enticer or something that interferes with the perfect
presentation of the lure and spooks fish. Tuna can sometimes
shy away from lures with a splashing swivel in front
of them, or alternatively do exactly the opposite, attack
the swivels and ignore the lures completely.
Russell Housby, mate on Capt. Ron Cowling's OUR MARY
at Funchal, Madeira, recommends the following procedure
when splashing swivels seem to be putting tuna off.
Rig some of your tuna lures on long leaders, say 25
feet. Then make up some very short wind-on leaders around
5 feet in length and finish them with a snap swivel.
If it's necessary to switch to a longer leader to get
the swivel away from the lure, all you need to do is
remove the long wind-on leader (an easy process since
wind-on leaders are only connected loop to loop), then
instead of fumbling around trying to tie a knot to a
snap swivel, simply slip the short wind-on to the double.
Snap on your tuna lure with the long leader, and you're
ready to fish.
When you’re finished it’s a simple job
to change back to the regular length wind on. A demonstration
from Russell showed me how quickly the changeover can
be made. It's a useful trick to remember when tuna are
to make the leader a little bit shorter than 25 feet
to allow for a bit of stretch in your leaders if you
want to stay within IGFA rules.
Madeira marlin rig
On the island of Madeira between the months of June
and October the target species is the Atlantic blue
marlin. Other species are present, but most anglers
on Madeira are chasing a grander blue. The tackle used
reflects the intended target.
Trolling artificial lures is the preferred technique,
and heavy tackle is the order of the day. The boats
usually run a spread of four 80 lb or 130 lb outfits,
often with bent butts for greater leverage when working
on big fish.
Most crews load reels with Dacron mainline and add
a 100 or 200 yard top-shot of monofilament ending in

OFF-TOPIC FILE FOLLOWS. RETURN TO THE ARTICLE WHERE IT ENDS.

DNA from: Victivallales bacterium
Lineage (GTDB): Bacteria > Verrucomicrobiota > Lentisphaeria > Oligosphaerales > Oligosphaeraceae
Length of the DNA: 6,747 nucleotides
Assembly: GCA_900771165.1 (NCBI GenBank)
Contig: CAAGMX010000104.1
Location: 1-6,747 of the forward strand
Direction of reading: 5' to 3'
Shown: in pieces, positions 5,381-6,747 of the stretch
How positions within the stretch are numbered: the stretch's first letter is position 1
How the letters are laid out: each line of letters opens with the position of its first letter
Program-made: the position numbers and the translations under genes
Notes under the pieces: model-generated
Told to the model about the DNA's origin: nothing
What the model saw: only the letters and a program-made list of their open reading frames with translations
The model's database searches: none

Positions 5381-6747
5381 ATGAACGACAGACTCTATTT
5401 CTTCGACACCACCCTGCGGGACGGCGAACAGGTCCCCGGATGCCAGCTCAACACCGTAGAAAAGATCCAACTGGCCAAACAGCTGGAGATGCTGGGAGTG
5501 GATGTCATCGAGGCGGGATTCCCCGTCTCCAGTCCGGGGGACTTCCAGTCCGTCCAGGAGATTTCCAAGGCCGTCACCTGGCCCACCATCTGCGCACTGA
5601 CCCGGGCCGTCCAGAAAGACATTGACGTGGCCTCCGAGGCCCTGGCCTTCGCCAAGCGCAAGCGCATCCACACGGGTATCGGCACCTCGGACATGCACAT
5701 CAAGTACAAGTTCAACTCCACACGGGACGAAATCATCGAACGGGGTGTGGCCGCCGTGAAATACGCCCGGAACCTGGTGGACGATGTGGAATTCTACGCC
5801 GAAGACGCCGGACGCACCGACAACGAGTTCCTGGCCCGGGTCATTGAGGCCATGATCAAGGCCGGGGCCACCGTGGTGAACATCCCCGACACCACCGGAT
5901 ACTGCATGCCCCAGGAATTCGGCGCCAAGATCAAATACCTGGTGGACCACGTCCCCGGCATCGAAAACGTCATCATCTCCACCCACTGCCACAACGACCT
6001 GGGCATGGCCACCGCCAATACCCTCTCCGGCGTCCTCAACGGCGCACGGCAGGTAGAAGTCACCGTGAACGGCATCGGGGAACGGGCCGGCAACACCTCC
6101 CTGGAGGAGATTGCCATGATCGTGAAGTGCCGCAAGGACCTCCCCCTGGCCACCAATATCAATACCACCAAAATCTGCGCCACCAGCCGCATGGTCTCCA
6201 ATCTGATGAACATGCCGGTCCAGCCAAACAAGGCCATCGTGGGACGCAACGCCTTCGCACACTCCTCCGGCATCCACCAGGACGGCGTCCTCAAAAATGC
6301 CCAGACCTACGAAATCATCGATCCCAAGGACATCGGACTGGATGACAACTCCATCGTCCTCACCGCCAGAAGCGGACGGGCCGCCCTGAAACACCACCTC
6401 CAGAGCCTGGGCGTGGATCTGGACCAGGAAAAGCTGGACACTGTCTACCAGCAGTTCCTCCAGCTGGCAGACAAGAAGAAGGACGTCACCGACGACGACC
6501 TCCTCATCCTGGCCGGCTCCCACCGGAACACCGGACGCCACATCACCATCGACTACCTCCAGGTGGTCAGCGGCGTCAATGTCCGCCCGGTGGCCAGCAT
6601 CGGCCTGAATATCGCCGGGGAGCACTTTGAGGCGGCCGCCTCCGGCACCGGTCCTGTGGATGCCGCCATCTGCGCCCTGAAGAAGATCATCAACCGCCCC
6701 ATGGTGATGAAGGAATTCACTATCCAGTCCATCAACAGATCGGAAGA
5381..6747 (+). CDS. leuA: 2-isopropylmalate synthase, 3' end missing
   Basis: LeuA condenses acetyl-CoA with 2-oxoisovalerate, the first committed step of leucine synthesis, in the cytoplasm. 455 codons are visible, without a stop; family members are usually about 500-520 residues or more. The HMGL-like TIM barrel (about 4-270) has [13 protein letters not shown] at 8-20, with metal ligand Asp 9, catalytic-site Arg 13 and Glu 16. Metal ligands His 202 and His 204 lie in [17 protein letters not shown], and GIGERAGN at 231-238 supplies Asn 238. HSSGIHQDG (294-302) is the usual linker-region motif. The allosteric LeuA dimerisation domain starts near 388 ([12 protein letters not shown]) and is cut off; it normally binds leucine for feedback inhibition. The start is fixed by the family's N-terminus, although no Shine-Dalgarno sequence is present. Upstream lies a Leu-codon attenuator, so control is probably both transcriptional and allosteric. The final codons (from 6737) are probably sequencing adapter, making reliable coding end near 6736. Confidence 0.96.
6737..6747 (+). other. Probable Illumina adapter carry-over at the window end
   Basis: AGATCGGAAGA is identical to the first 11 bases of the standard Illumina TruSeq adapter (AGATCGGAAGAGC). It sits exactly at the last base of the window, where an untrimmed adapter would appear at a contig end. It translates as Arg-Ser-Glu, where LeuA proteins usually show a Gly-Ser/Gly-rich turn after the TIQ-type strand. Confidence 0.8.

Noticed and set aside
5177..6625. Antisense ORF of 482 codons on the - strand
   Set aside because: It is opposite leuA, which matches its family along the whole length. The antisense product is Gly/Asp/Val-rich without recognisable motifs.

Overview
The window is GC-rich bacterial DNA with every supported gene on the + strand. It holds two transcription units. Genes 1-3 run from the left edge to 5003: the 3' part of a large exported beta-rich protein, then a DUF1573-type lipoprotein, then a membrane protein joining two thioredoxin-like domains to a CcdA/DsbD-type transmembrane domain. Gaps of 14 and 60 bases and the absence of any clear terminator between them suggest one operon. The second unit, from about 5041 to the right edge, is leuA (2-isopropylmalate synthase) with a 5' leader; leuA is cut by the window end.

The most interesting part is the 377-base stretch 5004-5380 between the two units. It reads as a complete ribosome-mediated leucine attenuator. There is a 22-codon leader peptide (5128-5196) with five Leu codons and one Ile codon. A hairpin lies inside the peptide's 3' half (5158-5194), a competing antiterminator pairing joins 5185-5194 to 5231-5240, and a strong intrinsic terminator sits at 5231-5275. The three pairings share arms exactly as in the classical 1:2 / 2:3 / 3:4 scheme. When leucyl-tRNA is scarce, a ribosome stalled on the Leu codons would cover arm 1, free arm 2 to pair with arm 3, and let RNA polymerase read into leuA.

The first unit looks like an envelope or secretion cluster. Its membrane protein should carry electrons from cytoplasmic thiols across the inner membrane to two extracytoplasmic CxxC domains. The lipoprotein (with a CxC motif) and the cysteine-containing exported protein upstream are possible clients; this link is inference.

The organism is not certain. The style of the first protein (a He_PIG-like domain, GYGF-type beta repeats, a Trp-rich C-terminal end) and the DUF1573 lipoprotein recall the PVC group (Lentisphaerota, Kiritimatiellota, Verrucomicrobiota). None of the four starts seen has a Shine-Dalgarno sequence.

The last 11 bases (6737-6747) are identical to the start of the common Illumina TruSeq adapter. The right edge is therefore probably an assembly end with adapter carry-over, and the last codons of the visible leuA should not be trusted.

a short 6 — 8 foot double line. Some mates thread
a short length of Dacron onto the line before forming
the double. A wind-on leader is then joined to the doubled
mainline with a double loop-to-loop connection. The
Dacron previously threaded onto the double line is used
to cushion the loop-to-loop connection.
Leaders are constructed of 500 — 600 lb breaking
strain mono, spliced into a Dacron loop at one end and
with a heavy nylon anti-chafe tube and heavy-duty ‘Aussie’
swivel crimped to the other end. The length of the wind-on
leader plus the shorter lure leader cannot exceed 30
feet if it is to comply with IGFA rules. To allow for
some stretch during a prolonged fight with a big fish
the leaders would usually be made to a total length
of around 28 feet, usually 22 feet for the wind-on and
6 feet for the lure leader.
The short lure leader is usually constructed of similar
monofilament to the wind-on leader. At one end is the
lure and hook rig, either single or double hooks depending
on the captain’s preference. At the other end
is a loop with a protective nylon anti-chafe tube or
stainless steel thimble.
The Coastlock or Crosslock snaps that are used in
regular big game trolling would become the weakest part
of this heavy tackle set up. So the last component of
the rig is a stainless steel shackle which links the
Aussie swivel on the wind-on leader to the loop on the
lure leader. This shackle is tightened with either pliers
or a screwdriver and it’s breaking strain is more
than twice that of the strongest Coastlock or Crosslock
When assembled carefully and maintained in good condition
this leader set up is capable of withstanding enormous
strain and will greatly improve your chances of landing
Dacron loop outrigger system
Crewing aboard boats at Madeira this year, it was noticeable
that the preferred system for trolling with large lures
and heavy tackle was to use dacron loops spliced onto
the main line used in conjunction with Black’s
or Trapeze pin style rigger clips. These clips are favoured
because they can be wound up tightly enough to hold
even large lures without losing the ability to break
open cleanly. The fact that the dacron loop, which is
spliced onto the main line, is held by the rigger clip
means that the metal pin never touches the main line
and the consequent risk of weakening is avoided. The
position of the spliced loop can be easily adjusted
by sliding the dacron splice up and down the main line.
To set up this system, take a piece of hollow dacron
about 10" long and splice a loop at one end with
a needle or a doubled length of fine single strand wire.
This loop goes into the outrigger release clip.